The very first scene gives us a surprise appearance by a favorite Marvel lady, and somehow after that I just knew I was in for a treat. Paul Rudd is exactly the Ant-Man this movie needed to take a tiny character with Aquaman-caliber superpowers and make him worth a big screen. Michael Douglas’s Dr. Pym is a great genius trying to stop the bad guy (Corey Stoll) from letting advanced science fall into the wrong hands. Evangeline Lilly got a pretty awesome bonus scene during the credits.
But Michael Peña stole the show. He played Scott Lang’s prison buddy Luis, a man who was arrested for stealing two smoothie machines. He is glorious and surprising in every scene he’s in, whether he’s talking about wine tastings or “sublime” Mark Rothko paintings.
This movie did two things really well: It got back to the kind of humor that made the first Iron Man such a standout (remember when no one could picture Robert Downey, Jr. as a superhero?). And, it made an army of ants that weren’t creepy crawly. They are actually sort of adorable, and I didn’t think it was possible to make a movie that would give me all the feels about ants.
But I do, I have all the feels about ants. And Ant-Man. And Michael Peña. Stay to the very end of the credits, there are two bonus scenes.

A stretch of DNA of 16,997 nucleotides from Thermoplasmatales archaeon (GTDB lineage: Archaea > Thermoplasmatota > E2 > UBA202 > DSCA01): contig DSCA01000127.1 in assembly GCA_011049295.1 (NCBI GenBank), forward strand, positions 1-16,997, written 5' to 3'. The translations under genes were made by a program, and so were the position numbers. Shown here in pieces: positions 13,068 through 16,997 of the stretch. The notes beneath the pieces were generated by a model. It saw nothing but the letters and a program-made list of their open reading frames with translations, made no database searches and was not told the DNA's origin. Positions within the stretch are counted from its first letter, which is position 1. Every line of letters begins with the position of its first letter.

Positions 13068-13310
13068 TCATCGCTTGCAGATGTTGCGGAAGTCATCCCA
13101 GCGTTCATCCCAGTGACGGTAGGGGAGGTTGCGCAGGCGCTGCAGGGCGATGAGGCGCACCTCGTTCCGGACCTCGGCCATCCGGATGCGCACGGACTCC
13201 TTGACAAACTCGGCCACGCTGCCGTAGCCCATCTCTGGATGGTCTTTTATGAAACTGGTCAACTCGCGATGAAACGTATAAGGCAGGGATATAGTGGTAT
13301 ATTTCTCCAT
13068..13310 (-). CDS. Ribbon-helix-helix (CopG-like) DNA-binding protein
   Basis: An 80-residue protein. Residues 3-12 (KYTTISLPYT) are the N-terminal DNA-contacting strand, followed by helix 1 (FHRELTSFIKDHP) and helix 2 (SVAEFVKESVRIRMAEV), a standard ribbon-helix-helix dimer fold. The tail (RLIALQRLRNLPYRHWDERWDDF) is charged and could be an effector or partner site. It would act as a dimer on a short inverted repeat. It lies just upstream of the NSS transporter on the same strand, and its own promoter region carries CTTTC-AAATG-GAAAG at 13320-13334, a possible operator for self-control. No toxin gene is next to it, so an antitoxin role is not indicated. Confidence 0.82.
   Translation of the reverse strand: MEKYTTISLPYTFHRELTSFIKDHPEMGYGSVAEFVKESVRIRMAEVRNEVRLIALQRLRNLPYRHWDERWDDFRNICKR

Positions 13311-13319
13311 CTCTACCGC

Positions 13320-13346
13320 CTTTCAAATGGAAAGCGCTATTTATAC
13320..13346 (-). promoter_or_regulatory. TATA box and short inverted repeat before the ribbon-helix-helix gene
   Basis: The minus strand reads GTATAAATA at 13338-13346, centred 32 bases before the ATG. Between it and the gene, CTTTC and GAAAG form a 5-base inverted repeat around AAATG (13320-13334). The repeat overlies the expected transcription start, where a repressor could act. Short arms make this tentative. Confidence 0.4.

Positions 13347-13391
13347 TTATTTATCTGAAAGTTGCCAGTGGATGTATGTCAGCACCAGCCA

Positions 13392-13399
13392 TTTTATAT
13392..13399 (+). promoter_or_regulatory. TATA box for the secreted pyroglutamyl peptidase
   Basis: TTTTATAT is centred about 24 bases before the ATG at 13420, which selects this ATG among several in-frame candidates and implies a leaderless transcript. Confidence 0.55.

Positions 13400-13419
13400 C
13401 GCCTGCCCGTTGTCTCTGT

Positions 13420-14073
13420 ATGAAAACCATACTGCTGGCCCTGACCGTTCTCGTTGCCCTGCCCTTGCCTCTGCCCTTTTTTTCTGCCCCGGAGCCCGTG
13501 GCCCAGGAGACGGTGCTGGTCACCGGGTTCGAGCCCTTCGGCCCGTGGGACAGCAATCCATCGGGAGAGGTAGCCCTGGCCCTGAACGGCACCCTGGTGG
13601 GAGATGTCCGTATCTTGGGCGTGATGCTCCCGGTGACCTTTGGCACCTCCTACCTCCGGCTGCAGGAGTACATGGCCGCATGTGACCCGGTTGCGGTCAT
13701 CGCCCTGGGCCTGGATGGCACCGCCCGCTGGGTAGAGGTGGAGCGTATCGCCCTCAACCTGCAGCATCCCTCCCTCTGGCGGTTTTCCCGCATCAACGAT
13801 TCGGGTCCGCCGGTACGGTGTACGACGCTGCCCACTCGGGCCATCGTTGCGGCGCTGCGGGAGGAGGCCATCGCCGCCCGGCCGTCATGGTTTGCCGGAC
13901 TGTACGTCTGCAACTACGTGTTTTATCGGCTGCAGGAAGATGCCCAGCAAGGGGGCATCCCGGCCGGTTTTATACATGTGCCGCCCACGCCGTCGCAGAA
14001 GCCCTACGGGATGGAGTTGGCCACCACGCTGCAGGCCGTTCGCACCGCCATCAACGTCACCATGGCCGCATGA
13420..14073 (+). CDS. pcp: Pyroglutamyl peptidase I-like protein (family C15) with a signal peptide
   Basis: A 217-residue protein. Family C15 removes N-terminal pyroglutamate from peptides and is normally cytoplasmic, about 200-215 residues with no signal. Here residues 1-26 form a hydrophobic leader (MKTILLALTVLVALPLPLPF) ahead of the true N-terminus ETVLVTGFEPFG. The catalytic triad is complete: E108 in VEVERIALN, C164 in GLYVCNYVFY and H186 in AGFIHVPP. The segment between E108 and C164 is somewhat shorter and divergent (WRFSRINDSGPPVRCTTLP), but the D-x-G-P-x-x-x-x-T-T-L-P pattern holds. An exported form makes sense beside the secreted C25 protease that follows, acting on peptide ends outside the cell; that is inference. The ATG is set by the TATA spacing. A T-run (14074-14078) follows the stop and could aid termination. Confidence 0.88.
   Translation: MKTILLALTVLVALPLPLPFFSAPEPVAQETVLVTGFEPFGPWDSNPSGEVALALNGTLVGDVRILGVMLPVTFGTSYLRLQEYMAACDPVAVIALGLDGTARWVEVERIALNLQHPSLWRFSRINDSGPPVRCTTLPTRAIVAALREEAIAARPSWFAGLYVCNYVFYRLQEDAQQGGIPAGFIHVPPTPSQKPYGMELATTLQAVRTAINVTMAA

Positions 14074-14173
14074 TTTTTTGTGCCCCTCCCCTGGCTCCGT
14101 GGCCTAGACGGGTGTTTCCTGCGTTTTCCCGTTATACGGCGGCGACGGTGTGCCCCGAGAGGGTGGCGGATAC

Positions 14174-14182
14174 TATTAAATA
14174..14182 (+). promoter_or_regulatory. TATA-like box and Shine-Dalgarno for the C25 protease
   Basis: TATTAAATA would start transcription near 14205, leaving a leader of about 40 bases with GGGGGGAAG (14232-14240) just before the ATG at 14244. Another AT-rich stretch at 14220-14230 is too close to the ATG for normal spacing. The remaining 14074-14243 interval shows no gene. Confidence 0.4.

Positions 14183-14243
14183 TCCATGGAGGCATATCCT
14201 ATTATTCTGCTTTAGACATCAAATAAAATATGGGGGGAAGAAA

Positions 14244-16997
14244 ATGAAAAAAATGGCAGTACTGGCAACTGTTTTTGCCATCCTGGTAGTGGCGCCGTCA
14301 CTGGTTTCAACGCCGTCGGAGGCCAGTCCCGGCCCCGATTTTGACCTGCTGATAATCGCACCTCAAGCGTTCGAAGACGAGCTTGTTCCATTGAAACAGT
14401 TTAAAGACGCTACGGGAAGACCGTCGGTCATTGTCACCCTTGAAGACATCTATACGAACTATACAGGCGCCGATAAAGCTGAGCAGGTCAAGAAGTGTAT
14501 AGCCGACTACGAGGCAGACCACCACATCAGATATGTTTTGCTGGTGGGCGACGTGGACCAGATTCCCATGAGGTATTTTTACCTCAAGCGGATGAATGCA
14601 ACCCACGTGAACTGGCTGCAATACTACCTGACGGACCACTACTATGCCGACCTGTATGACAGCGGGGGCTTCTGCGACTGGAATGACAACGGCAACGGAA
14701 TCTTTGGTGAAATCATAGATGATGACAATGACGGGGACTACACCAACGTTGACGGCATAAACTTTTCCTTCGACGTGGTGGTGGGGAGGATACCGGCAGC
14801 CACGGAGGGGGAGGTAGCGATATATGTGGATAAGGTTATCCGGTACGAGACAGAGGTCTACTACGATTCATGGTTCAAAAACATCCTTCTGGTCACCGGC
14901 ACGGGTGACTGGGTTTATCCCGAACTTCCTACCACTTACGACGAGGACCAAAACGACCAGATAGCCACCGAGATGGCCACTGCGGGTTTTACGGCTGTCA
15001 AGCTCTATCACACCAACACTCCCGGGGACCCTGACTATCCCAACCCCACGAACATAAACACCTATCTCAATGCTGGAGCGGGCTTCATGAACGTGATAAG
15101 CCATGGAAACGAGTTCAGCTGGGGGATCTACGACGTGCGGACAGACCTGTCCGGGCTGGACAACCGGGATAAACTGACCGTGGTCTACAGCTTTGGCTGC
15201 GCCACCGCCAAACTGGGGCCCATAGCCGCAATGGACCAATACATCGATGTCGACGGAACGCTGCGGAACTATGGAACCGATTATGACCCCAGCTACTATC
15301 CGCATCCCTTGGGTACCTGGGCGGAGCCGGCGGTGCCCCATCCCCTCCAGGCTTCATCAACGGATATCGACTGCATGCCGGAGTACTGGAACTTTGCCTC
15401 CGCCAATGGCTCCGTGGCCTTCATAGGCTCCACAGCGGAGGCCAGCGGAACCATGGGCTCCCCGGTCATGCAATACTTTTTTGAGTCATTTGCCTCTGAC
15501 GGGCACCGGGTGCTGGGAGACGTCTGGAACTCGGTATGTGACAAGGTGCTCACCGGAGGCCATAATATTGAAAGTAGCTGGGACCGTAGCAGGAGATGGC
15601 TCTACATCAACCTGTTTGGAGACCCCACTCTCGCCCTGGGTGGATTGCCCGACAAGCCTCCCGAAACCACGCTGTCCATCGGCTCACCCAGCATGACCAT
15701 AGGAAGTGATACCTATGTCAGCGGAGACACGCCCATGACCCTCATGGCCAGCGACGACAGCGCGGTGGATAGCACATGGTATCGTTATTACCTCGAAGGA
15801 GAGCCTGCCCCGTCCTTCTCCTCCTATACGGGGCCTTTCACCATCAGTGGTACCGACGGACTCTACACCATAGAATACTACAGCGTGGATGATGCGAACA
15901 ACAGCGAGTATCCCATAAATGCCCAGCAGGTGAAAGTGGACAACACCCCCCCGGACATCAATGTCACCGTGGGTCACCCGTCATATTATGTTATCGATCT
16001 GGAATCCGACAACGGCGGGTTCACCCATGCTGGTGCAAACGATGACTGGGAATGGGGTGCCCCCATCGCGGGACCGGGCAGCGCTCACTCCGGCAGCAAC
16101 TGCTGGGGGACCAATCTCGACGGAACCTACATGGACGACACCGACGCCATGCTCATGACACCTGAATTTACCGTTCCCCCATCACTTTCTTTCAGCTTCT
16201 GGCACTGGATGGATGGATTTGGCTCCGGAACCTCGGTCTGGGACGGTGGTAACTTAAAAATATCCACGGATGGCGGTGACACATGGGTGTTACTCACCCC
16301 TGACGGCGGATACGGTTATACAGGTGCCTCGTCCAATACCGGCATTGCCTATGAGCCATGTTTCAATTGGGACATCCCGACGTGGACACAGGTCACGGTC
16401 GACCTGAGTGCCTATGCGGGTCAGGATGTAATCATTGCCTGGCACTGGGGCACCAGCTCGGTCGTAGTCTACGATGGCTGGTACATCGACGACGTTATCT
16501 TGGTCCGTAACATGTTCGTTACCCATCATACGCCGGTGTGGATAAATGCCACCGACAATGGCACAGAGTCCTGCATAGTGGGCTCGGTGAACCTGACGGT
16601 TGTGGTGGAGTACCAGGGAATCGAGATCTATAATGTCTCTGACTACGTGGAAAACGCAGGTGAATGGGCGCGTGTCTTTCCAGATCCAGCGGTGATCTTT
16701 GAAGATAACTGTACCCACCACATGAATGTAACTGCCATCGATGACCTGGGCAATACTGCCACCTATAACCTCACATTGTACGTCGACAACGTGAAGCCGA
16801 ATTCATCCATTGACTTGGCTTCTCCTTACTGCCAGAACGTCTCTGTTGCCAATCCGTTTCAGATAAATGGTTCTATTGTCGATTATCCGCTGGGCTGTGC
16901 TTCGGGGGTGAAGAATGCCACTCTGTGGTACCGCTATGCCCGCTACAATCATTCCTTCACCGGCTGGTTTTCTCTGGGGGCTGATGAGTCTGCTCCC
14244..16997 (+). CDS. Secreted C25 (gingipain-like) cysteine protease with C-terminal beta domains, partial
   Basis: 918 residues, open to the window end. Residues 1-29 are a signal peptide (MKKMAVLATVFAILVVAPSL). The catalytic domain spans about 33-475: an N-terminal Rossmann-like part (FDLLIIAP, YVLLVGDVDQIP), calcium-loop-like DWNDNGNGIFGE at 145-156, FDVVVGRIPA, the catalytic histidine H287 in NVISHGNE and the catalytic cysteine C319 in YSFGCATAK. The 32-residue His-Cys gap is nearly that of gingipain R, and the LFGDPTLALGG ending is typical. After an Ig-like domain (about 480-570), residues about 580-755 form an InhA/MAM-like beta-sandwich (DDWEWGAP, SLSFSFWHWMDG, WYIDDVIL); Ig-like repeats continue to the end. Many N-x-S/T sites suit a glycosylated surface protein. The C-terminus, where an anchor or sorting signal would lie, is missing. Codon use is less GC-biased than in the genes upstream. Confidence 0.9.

GeekMom attended a promotional screening for review purposes.
Remember when you used to be able to get comics for just a few cents? Well, Marvel is making comics available for a penny—about 17,000 of them.
The company just announced plans to offer its Marvel Unlimited service for the introductory price of 1 cent. As part of the San Diego Comic-Con festivities, this deal will only be offered to new subscribers and only for the first month.
However, that’s an awful lot of eye candy for the price of well… penny candy. The collection features 75 years of Marvel Comics, which includes The Avengers, Guardians of the Galaxy, Ant-Man, Daredevil, Spider-Man, Ms. Marvel, and so much more. If it seems really overwhelming (in a good way, of course), click over to the Discover section, which allows users to search by storylines, characters, or creators.